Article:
• Stephanie Hilton Design

LET'S TALK LIGHTING


"I think people underestimate the importance of lighting - layers of lighting, not just one light. I do a lighting seminar where I take a $300-a-yard fabric and a $3-a-yard fabric. I show what lighting can do to either one." - Candice Olson

Interior Design by: Stephanie Hilton Design

Photo Credit: Snowchimp Creative

Lighting: Matteo Lighting

Lighting is far more involved than just hanging a chandelier or placing a lamp on table. A proper lighting plan is critical when designing your home. Inadequate lighting not only will leave you in the dark, it will leave your home feeling incomplete and aesthetically unpleasing.

When we talk about lighting layers, we are referring to ambient, task, accent, and decorative lighting, and they all serve their own individual and important purpose.

AMBIENT/GENERAL LIGHTING

Ambient, or general, lighting is the most basic layer of lighting. It provides overall illumination of a space, for safety and function, and is the base for other lighting layers.

Nearly any type of lighting fixture can provide ambient light, including chandeliers, pendants, flush and semi-flush mounts, wall sconces, recessed lighting, track lighting, and even table and floor lamps.

The most common ambient lighting we currently see in interiors is recessed pot-lights. They are typically discreet, offering overall lighting in a room, and are relatively inexpensive when compared to non-recessed fixtures (although installation costs can be higher). Pot lights can be 3-6", round, square, and have a variety of trims - stainless steel, chrome, black, white, and pretty much any other colour of the rainbow.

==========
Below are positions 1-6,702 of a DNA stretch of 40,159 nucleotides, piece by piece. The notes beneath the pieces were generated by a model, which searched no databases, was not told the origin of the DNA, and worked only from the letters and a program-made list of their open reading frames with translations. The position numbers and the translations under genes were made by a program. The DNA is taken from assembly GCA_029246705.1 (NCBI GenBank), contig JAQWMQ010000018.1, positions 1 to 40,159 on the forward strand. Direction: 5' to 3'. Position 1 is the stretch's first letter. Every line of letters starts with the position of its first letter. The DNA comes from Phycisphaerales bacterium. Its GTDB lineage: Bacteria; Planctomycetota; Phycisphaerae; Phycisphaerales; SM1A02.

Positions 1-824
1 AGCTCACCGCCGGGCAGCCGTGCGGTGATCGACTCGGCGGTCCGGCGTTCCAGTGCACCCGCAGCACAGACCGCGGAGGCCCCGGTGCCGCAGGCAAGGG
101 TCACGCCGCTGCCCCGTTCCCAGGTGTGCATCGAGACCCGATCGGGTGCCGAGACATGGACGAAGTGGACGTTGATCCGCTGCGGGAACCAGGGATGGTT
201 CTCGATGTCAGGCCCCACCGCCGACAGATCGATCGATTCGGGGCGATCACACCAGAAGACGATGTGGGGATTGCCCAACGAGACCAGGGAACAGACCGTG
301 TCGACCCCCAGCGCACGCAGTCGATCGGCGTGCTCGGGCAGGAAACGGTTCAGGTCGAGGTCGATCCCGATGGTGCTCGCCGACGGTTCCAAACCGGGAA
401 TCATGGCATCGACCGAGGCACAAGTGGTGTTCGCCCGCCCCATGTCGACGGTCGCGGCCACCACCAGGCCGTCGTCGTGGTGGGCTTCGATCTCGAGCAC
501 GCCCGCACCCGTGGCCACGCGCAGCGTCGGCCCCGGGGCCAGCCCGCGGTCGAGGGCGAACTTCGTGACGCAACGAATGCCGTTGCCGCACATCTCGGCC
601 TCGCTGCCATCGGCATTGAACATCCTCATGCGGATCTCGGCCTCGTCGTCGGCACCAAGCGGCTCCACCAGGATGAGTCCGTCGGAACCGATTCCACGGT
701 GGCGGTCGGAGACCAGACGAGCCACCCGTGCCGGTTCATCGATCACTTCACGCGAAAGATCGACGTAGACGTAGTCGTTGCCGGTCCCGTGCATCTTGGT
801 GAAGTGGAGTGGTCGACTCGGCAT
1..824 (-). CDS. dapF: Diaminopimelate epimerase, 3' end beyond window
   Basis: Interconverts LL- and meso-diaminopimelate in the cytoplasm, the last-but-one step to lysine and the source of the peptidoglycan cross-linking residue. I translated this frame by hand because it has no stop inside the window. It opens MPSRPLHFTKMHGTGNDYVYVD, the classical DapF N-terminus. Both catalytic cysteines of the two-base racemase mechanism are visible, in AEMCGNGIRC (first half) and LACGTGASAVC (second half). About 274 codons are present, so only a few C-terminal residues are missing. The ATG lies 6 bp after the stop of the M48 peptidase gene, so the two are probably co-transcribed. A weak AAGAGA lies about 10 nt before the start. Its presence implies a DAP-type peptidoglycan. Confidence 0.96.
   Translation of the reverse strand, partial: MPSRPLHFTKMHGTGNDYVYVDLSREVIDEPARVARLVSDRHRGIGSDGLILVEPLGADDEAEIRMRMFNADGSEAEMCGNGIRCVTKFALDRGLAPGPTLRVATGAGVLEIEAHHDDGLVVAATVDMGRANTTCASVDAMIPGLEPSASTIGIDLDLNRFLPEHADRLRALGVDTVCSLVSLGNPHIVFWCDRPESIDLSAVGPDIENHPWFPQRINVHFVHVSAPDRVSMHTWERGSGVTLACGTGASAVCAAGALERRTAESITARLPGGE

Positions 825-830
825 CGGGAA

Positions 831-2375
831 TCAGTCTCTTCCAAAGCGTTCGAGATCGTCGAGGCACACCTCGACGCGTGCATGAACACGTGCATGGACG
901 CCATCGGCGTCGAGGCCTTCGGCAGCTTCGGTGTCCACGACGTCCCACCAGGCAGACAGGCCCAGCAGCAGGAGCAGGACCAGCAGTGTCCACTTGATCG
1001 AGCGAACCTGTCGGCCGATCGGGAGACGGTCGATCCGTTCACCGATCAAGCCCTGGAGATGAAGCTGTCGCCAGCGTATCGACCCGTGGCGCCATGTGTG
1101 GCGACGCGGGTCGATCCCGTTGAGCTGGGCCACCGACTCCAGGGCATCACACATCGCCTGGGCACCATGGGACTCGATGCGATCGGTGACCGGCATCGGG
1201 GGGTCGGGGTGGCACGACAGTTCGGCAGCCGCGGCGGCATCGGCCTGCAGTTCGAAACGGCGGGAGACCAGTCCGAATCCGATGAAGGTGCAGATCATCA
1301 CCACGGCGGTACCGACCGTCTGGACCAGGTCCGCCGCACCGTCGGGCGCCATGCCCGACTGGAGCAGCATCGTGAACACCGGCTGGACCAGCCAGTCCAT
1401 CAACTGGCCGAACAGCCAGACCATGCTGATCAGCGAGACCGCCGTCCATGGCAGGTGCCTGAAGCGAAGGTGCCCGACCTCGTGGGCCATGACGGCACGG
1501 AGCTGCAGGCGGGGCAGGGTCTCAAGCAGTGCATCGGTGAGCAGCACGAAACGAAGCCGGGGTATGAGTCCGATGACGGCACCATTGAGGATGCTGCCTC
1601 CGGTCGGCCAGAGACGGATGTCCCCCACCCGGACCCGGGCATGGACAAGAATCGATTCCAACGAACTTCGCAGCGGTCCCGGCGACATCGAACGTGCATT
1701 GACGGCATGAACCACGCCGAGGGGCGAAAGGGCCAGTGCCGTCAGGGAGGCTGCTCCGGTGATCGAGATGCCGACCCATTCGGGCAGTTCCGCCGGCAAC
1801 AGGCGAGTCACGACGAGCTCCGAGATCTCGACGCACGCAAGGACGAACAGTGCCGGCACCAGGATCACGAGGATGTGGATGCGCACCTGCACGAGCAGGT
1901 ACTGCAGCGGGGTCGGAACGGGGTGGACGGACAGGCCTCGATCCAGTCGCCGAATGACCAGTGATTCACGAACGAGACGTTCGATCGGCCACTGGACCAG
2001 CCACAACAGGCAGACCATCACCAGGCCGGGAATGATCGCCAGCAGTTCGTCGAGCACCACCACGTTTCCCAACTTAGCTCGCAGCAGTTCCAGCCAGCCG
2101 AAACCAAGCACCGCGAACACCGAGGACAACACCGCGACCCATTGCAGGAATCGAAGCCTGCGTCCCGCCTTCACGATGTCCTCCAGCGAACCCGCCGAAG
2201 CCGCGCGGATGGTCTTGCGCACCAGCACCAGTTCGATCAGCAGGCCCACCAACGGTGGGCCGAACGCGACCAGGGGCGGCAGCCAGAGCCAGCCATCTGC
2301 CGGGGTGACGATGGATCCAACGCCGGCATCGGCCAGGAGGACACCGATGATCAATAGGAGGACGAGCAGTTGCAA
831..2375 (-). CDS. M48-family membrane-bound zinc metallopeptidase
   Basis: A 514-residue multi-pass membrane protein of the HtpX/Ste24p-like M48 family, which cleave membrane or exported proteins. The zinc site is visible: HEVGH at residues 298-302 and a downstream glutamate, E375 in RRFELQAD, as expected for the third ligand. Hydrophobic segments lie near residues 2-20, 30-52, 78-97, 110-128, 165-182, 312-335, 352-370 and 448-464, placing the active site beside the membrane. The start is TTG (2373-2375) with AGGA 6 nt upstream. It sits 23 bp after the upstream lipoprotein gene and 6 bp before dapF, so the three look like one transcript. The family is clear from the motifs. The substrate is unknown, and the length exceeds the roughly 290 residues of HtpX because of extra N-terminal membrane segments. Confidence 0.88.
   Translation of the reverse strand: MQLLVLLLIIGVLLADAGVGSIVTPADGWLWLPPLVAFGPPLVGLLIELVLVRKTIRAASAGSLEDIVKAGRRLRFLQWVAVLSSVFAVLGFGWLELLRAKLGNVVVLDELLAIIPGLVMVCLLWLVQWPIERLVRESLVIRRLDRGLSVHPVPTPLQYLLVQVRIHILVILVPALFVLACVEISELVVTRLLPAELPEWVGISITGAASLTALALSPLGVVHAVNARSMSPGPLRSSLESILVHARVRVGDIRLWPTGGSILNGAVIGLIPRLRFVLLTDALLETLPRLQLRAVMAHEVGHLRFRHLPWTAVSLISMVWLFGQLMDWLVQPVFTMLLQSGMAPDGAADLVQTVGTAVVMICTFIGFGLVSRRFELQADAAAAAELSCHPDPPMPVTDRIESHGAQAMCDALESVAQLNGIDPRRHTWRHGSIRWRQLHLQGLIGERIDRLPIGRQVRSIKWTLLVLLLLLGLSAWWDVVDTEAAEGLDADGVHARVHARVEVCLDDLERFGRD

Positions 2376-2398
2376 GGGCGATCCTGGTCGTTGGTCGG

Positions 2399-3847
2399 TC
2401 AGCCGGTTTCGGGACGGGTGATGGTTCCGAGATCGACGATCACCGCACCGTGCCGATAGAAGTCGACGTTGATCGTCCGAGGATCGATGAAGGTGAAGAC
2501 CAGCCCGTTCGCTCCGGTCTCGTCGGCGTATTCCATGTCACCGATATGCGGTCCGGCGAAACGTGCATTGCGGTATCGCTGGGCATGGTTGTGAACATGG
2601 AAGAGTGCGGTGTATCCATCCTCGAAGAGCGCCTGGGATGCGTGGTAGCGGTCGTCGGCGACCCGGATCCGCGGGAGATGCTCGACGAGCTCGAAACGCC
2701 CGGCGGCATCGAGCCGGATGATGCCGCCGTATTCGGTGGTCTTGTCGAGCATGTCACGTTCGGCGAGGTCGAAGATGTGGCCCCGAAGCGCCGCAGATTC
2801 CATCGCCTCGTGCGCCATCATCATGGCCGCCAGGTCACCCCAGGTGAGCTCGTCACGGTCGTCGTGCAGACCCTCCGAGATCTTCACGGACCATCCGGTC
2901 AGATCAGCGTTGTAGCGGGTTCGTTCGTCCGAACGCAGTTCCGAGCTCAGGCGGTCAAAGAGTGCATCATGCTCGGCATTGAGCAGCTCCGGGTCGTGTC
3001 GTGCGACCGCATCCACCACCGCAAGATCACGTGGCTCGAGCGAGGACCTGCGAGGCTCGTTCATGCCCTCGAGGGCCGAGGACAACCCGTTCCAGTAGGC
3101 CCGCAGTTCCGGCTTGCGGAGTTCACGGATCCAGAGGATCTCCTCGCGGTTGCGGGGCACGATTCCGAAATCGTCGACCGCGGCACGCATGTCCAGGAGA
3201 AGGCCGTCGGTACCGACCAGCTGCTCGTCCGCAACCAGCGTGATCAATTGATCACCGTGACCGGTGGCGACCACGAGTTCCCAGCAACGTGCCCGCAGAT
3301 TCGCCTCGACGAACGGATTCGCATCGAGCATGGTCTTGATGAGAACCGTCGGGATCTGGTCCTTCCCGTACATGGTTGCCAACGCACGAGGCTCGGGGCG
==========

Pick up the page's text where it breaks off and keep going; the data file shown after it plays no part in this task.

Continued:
Photo Credit: Brand Lighting

Interior Design and lighting design by: Stephanie Hilton Design

It has been said the most neglected surface in a room is the ceiling. We pay so much attention to our floor and walls, often forgetting about the ceiling. It can be treated like another wall and be home to dramatic elements including dropped ceilings and unique lighting design.

Interior Design and lighting design by: Stephanie Hilton Design

Photo Credit: Contemporist

TASK LIGHTING

We use task lighting in areas where the ambient lighting may not be sufficient. As the name suggests, we may be performing tasks such as studying, working, cooking, applying makeup, or shaving.

Typical fixtures that might provide task lighting include recessed and track lighting, pendant lighting, undercabinet lighting, vanity lights, floor lamps, and table and desk lamps.

The LED vanity lights in this bathroom provide minimal glare or shadows which is important when applying makeup or shaving.

Interior Design and lighting design by: Stephanie Hilton Design

Recessed potlights provide task lighting aswell as ambient lighting over the sink, and under the cabinets in this wet-bar we designed.

Interior Design and lighting design by: Stephanie Hilton Design

The use of task lighting really sets the mood in this master suite. The swing arm wall sconces and floor lamp not only add a decorative element, but also function when reading at night.